Belgium’s Foreign Affairs and Defence Minister, Didier Reynders, said on Friday that he regretted the demise of the Intermediate-Range Nuclear Forces Treaty (INF).
Reynders also called on the United States and Russia to take steps to reduce their nuclear arsenals for all types of weapons systems, and to extend the New START treaty beyond 2021.
His call came after Russia announced the end of the INF on Friday morning, following Washington’s announcement on Thursday that it was pulling out of the treaty.
“Unfortunately, Russia did not heed repeated international to start to respect its treaty obligations again,” Reynders said. “This led to the dissolution of the treaty.”
“As a NATO member, control of the number of nuclear weapons and disarmament are of great importance to Belgium as an essential part of international security,” the Belgian minister said. “No one would benefit from a new arms race.”
Reynders stressed that it was important for Washington and Moscow to engage in a “constructive dialogue” and come to an agreement on stabilisation measures. He also said the United States and Russia needed to “enter into active dialogue” on the Strategic Arms Reduction Treaty (START), which expires in 2021.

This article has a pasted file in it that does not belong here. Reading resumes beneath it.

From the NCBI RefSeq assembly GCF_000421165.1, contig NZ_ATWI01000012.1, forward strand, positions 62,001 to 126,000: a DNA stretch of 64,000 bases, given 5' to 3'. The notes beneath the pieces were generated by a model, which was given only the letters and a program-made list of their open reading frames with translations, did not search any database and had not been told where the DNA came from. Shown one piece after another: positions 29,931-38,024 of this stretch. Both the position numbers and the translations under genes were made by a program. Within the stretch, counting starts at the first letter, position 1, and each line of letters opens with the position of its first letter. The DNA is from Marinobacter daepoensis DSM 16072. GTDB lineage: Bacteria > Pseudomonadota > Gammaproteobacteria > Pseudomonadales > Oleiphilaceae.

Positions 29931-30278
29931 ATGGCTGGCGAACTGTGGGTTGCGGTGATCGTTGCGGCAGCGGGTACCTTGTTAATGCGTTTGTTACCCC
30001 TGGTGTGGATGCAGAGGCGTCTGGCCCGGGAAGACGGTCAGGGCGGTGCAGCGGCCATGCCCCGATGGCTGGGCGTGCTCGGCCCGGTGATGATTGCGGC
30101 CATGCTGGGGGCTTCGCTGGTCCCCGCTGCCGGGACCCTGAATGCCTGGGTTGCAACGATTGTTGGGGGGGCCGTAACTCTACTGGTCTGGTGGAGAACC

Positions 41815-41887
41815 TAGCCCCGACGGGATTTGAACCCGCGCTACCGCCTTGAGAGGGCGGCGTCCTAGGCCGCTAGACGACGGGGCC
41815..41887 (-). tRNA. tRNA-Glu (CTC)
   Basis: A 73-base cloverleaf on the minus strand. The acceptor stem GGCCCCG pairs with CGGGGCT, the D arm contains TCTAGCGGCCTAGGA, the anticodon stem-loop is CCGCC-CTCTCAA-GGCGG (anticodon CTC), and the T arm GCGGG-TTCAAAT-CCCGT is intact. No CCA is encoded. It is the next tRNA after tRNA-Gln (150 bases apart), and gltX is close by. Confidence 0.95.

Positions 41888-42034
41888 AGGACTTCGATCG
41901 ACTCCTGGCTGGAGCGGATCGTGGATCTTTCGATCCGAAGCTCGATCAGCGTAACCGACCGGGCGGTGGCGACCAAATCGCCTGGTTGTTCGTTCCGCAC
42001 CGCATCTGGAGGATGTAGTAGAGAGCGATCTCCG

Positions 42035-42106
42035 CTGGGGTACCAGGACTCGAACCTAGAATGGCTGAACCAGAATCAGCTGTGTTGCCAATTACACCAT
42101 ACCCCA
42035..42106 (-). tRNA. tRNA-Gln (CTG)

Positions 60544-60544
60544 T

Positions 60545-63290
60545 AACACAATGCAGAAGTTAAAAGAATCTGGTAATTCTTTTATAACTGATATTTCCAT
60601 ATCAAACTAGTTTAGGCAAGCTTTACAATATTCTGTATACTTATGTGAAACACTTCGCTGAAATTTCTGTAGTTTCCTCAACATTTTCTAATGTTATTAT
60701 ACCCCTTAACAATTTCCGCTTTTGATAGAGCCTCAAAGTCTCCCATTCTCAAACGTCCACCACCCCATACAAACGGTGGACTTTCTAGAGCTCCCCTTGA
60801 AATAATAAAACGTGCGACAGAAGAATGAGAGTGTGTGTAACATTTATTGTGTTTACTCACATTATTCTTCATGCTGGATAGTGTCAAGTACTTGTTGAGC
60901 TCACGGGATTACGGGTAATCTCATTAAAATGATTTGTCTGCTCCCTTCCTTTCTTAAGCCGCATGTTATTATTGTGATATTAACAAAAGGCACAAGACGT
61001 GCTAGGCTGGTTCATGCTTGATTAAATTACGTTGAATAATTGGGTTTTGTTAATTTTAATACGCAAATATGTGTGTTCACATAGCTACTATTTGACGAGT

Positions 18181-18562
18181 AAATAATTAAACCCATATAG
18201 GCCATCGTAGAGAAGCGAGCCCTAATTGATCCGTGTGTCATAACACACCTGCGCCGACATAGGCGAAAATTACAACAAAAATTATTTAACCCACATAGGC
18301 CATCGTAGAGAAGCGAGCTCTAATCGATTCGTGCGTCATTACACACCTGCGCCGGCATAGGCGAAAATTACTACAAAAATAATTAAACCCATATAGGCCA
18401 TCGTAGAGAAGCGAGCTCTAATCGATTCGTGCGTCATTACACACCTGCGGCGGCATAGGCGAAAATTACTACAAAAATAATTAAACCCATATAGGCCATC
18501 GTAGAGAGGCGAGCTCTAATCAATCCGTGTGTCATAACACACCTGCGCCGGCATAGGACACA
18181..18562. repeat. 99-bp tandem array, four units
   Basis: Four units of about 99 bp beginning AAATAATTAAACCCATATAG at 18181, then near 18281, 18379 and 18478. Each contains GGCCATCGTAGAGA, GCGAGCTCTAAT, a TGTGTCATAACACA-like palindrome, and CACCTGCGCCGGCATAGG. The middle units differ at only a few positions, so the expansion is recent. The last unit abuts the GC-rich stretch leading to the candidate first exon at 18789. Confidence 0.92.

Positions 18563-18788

Washington accuses Moscow of violating the treaty for years, thus paving the way for a new arms race against Russia, but also against China.
The United States had launched on 1 February the six-month process of withdrawing from the bilateral agreement signed during the Cold War
Russian President Vladimir Putin ratified the suspension of Russia’s participation on 3 July and in the absence of any changes, the two countries’ withdrawal means the end of the INF Treaty.
By abolishing the use of all missiles whose range was between 500 and 5,500 km, the treaty had paved the way for the elimination of about 2,700 missiles: Soviet SS-20s, and U.S. Pershing II and Cruise missiles, some of them deployed in Belgium.